Sno-Kist was a beloved summer ice-cream place that was located along route 222, just south of Shillington. It was directly across the street from an Adult Video store called the RT. 222 News Outlet and was just north of Simotas Dairy Bar. The building had been an ice cream stand since the 1950s, always called Sno-Kist, but only operated under the most recent and final management since 1988, when it was purchased by Dimitrios Kiritsis.

Image from the Sno-kist facebook fan page
Aerial of the ice cream stand in 1958

Sno-Kist eventually became a casualty of the 222 highway expansion in the early 2000s, along with many other businesses that were located along Lancaster Pike. Sno-kist ultimately closed permanently after the offer from the state not being enough to relocate the business.

August 5th, 1999 Reading Eagle article, click to enlarge

Above is the view today of where Sno-Kist once stood. The former site of Sno-kist is right on the South bound lanes of 222. Macadamed over but forever in the memories of those who enjoyed a sweet summer treat there. You can just see the green roof of the home in the first picture above peaking out from above the sound barrier.

On this Day – June 19th 1972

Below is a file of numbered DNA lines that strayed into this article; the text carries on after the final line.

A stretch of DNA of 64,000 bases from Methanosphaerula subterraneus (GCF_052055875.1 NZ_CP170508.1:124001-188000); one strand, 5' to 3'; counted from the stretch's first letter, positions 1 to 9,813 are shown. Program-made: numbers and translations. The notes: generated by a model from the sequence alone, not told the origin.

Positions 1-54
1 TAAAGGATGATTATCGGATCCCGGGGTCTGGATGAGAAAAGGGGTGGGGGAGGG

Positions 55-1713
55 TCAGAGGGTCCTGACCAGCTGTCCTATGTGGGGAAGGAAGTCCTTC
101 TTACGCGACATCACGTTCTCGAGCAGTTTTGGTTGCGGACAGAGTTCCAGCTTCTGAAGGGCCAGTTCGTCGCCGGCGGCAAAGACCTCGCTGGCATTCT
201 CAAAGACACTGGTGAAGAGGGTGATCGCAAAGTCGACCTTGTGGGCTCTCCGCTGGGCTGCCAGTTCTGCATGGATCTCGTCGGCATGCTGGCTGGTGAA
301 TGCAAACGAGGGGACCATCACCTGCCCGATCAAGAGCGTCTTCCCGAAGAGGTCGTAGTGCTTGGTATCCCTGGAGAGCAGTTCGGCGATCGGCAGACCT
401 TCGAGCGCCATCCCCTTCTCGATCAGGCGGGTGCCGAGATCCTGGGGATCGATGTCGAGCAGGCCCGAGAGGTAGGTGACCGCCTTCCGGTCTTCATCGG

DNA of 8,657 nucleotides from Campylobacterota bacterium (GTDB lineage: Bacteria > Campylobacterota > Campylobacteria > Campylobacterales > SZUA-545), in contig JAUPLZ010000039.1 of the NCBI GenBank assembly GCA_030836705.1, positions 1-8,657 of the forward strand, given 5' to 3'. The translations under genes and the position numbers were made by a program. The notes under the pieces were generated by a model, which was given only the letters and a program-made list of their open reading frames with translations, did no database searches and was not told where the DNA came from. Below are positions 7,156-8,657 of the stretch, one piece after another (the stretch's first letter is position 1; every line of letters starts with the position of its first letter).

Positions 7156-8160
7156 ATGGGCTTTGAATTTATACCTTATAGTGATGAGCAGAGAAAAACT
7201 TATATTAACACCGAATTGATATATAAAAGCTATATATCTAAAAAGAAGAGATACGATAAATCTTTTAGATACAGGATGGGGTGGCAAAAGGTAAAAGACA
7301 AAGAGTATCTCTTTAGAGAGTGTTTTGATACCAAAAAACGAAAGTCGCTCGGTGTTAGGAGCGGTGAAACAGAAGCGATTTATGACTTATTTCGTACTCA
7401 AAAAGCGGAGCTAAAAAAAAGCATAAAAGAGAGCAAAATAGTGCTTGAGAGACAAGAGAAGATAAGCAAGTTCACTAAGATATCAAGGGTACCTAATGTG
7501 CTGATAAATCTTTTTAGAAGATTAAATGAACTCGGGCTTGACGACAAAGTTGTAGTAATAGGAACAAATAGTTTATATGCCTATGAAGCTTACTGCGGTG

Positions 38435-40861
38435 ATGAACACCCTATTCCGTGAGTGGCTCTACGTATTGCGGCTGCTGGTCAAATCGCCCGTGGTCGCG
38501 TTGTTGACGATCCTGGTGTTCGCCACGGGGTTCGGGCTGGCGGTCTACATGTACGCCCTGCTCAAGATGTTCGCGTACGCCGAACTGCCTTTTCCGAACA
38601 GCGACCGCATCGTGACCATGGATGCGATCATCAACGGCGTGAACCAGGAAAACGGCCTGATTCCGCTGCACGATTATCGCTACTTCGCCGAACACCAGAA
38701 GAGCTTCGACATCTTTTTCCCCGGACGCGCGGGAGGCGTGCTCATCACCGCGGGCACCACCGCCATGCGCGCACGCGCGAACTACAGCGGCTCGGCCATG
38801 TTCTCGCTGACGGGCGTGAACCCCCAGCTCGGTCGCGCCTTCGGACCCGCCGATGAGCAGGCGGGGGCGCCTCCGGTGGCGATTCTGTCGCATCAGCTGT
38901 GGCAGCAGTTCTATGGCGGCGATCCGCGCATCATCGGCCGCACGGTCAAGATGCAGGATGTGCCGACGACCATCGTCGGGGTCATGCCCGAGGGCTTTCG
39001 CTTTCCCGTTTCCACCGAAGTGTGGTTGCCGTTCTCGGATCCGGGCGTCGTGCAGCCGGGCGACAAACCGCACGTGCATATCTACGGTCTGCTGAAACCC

See what was happening in the June 19th 1972 Reading Eagle-

(click to enlarge)

Hurricane Agnes hits the Florida coast, 14 people were killed. The hurricane would hit Berks County hard just three days later, wreaking havoc on the area.

This morning’s rain delayed until this afternoon the opening of Reading’s playgrounds, but it didn’t dampen things at Hillside Playground where these youngsters decided not to wait and improvised their box hockey equipment – sticks and a stone. Jeffery A. White, left foreground, 10, and Glenn A. Sell, right, 12, square off at the hockey box. Donald P. Boyer, squatting, 12, and Jeffery’s 12 year-old sister, Marcia, watch the contest while Todd D. Evangelista, left, 12, and Timothy L. Clawges, 14, find comfortable perches on the back of a park bench. – Eagle Photo

Schells in West Lawn, now the location of the Ranch House
In the theatre’s in June 1972

Bob Parmer in the Bad Habit AA/Fuel Altered Flat readies to go against Wild Willie Borsch in the Winged Express Saturday night at Maple Grove Dragway in the East vs. West Fuel Altered Challenge. Parmer set two Grove marks in this final run as the East was a 4-2 winner. Parmer, Wrightsville, had a 6.86/205.01 on this run.

Train Derailment – Wyomissing – 1977

Photos Courtesy of Jere Stamm

On Sunday morning, December 4th, 1977, 26 cars of a Conrail freight train derailed right near the intersection of Clayton and Penn Avenue in Wyomissing. The train was bound for Bethlehem from Harrisburg, and was carrying coal.

Ironically, another train derailment happened on the same stretch of track just two months ago in April of 2019. This one was carrying trash and took a few weeks to fully clean up.

Join the discussion on our forum about these derailments by clicking here